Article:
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By February 28, 2019

Kampala Faces 24000 Man-hour Loss Everyday Due To Traffic Jam

By February 28, 2019

Kampala Capital City Authority (KCCA) approximates that commuters in the Kampala lose 24,000 man-hours every day due to traffic jams. Man-hour refers to the average amount of work that one person can do in an hour.


In an attempt to salvage the menace that is hampering the country’s productivity, Japan has offered Uganda USD 813K for a major infrastructure upgrade.


On Wednesday, 27 February, the Japanese government offered Uganda funds that will be channeled to improve road networks within Kampala to help reduce traffic snarl ups.


According to Mr Kazuhiko Koshikawa, the vice president of the Japan International Cooperation Agency (JICA) the project that is set to kick off in October will benefit directly a projected 4 Mn city dwellers who operate around the city on a daily basis.


Uganda’s Minister of Finance Matia Kasaija and Mr Kazuhiko Koshikawa signed the grant agreement to fund installation of traffic light signals at 30 city road intersections.


While signing the deal, Koshihawa said, “Most importantly, the project will reduce severe traffic congestion, which is one of the urgent issues of the city as laid out in the National Development Plan.”

Read More: Uganda’s Move To Generate Revenue From Social Media Tax Turns The Country’s Internet Use On Its Head


The intense traffic clogging has been attributed to the narrow roads, minimal traffic-controlled junctions, reckless driving, and unworthy road vehicles that often breakdown in the middle of roads.


This move comes following reports that Kampala Capital City Authority (KCCA), a body responsible for the operations of the capital city of Kampala, has managed to achieve only 12 per cent of its five-year strategic plan for the city. A plan that was drawn in 2014 and is supposed to end later this year.


Inside the five-year-strategic plan were intentions to revamp urban infrastructure including upgrade of road networks within the CBD. The project implementation unfortunately failed to take effect fully largely due to lack of funding.


KCCA had anticipated to spend USD 1.5 Bn in the execution of the plan but only USD 607 Mn was realised.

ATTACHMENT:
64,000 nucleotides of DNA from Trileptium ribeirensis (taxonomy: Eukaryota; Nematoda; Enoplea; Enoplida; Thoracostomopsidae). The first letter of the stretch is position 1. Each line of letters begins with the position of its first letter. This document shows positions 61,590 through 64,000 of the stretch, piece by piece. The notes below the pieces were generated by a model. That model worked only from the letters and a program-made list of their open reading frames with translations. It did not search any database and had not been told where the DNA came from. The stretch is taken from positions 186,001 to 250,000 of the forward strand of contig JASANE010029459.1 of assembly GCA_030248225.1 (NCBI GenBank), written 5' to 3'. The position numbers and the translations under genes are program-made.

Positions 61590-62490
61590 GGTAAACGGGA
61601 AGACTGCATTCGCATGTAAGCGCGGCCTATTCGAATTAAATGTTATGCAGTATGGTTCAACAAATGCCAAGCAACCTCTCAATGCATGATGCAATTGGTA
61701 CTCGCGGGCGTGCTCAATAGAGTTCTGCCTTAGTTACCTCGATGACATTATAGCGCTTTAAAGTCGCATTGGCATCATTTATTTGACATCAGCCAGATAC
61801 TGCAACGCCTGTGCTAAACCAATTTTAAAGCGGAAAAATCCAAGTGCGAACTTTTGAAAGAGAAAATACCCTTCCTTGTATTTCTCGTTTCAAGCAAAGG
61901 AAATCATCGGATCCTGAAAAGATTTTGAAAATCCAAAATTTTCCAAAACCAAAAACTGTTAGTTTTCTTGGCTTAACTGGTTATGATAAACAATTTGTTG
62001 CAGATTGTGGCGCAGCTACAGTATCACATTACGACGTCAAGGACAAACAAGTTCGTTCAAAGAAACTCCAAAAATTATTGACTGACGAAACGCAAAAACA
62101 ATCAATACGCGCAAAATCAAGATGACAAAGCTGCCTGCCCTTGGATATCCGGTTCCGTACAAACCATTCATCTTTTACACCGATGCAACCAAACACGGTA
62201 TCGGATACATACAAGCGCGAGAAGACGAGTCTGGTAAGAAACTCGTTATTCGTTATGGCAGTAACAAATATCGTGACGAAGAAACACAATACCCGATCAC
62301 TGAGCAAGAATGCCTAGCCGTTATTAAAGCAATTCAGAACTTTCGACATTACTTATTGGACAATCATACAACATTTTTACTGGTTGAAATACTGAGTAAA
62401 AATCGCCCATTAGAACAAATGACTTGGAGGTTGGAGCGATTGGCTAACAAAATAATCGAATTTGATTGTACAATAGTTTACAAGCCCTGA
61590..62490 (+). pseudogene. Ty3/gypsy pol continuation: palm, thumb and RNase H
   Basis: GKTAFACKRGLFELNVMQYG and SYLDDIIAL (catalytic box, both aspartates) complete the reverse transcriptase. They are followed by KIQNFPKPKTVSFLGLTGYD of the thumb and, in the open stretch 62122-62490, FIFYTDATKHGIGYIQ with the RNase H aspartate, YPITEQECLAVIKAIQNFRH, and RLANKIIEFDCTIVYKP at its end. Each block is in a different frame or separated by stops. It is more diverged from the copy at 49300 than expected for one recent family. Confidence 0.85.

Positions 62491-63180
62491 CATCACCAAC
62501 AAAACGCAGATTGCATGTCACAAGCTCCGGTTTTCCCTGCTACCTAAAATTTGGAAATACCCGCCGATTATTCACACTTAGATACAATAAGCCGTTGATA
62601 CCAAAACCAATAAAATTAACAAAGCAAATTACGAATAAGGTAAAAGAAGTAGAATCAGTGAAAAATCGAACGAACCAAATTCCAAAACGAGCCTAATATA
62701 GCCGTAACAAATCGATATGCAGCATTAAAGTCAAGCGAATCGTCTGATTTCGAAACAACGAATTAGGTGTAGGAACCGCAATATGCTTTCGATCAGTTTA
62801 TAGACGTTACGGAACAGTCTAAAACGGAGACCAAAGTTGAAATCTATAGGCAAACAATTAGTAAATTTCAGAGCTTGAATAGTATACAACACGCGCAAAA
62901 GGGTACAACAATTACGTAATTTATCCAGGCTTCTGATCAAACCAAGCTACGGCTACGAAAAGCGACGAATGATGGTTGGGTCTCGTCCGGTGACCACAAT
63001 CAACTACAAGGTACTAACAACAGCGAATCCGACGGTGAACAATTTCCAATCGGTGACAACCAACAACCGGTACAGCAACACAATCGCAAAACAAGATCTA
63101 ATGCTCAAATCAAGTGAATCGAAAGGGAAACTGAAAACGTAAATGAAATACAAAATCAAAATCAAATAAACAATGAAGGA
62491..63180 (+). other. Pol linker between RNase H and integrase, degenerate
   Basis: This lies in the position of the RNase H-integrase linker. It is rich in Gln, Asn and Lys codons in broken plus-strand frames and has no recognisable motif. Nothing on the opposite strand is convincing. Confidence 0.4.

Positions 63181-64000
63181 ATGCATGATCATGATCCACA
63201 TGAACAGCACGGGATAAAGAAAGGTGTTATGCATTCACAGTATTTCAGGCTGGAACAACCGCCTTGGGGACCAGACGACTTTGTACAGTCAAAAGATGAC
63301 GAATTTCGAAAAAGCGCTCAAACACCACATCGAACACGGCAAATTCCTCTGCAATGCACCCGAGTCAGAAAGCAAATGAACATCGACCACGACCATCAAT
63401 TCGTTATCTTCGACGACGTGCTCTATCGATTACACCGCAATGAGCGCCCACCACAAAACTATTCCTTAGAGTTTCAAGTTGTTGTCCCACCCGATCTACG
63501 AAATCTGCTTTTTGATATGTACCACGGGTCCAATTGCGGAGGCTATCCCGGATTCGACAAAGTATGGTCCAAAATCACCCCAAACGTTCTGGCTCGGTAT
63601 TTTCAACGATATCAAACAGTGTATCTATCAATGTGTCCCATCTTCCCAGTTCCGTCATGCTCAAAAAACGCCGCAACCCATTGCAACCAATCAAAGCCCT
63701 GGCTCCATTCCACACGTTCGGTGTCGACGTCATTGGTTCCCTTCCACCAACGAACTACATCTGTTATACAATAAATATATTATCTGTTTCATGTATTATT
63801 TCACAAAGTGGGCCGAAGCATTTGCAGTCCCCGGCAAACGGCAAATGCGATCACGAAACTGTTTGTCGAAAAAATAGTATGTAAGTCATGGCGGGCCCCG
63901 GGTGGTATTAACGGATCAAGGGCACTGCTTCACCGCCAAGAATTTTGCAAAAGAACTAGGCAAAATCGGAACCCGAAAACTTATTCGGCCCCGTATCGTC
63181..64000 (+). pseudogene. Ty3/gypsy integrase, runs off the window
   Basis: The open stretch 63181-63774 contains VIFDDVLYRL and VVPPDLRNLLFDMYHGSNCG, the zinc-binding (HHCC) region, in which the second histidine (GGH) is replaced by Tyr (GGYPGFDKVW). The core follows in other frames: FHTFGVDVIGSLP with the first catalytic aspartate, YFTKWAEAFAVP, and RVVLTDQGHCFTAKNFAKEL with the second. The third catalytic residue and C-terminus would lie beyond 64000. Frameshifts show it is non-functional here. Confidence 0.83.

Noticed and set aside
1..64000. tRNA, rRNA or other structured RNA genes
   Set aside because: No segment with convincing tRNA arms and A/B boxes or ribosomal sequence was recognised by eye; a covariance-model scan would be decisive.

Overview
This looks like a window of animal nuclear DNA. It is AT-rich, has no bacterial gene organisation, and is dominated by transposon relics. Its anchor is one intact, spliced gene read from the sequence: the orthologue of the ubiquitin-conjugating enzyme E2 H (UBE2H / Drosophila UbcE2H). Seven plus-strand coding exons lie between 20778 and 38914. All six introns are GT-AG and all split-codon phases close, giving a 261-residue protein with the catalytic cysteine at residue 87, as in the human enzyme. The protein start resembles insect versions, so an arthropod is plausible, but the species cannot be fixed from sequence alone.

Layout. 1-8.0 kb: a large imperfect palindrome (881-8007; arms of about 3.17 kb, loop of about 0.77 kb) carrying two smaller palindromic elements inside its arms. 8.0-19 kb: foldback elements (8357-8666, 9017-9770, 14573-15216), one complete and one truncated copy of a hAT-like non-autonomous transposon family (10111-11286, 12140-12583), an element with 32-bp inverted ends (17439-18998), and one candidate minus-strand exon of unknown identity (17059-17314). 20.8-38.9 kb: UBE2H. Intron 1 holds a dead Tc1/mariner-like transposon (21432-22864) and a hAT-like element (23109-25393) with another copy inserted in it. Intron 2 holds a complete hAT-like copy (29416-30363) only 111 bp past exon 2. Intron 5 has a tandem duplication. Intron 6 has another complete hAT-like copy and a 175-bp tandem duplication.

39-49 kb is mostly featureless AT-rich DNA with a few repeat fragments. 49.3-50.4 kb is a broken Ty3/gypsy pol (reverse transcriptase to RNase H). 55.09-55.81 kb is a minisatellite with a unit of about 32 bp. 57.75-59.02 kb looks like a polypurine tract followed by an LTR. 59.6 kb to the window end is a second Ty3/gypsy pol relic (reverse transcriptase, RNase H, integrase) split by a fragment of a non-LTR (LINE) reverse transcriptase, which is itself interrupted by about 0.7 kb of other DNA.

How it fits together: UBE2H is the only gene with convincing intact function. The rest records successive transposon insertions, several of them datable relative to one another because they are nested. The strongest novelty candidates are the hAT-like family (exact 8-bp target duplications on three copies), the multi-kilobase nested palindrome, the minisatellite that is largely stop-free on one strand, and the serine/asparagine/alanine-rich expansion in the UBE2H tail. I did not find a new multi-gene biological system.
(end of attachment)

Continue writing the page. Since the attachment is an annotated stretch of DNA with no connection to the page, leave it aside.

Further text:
Featured Image Courtesy: Global Press Journal

Kampala Capital City Authority (KCCA) approximates that commuters in the Kampala lose 24,000 man-hours every day due to traffic jams. Man-hour refers to the average amount of work that one person can do in an hour. In an attempt to salvage the menace that is hampering the country's productivity, Japan…

Kampala Capital City Authority (KCCA) approximates that commuters in the Kampala lose 24,000 man-hours every day due to traffic jams. Man-hour refers to the average amount of work that one person can do in an hour.


In an attempt to salvage the menace that is hampering the country’s productivity, Japan has offered Uganda USD 813K for a major infrastructure upgrade.


On Wednesday, 27 February, the Japanese government offered Uganda funds that will be channeled to improve road networks within Kampala to help reduce traffic snarl ups.


According to Mr Kazuhiko Koshikawa, the vice president of the Japan International Cooperation Agency (JICA) the project that is set to kick off in October will benefit directly a projected 4 Mn city dwellers who operate around the city on a daily basis.


Uganda’s Minister of Finance Matia Kasaija and Mr Kazuhiko Koshikawa signed the grant agreement to fund installation of traffic light signals at 30 city road intersections.


While signing the deal, Koshihawa said, “Most importantly, the project will reduce severe traffic congestion, which is one of the urgent issues of the city as laid out in the National Development Plan.”

Read More: Uganda’s Move To Generate Revenue From Social Media Tax Turns The Country’s Internet Use On Its Head


The intense traffic clogging has been attributed to the narrow roads, minimal traffic-controlled junctions, reckless driving, and unworthy road vehicles that often breakdown in the middle of roads.


This move comes following reports that Kampala Capital City Authority (KCCA), a body responsible for the operations of the capital city of Kampala, has managed to achieve only 12 per cent of its five-year strategic plan for the city. A plan that was drawn in 2014 and is supposed to end later this year.


Inside the five-year-strategic plan were intentions to revamp urban infrastructure including upgrade of road networks within the CBD. The project implementation unfortunately failed to take effect fully largely due to lack of funding.


KCCA had anticipated to spend USD 1.5 Bn in the execution of the plan but only USD 607 Mn was realised.

Featured Image Courtesy: Global Press Journal

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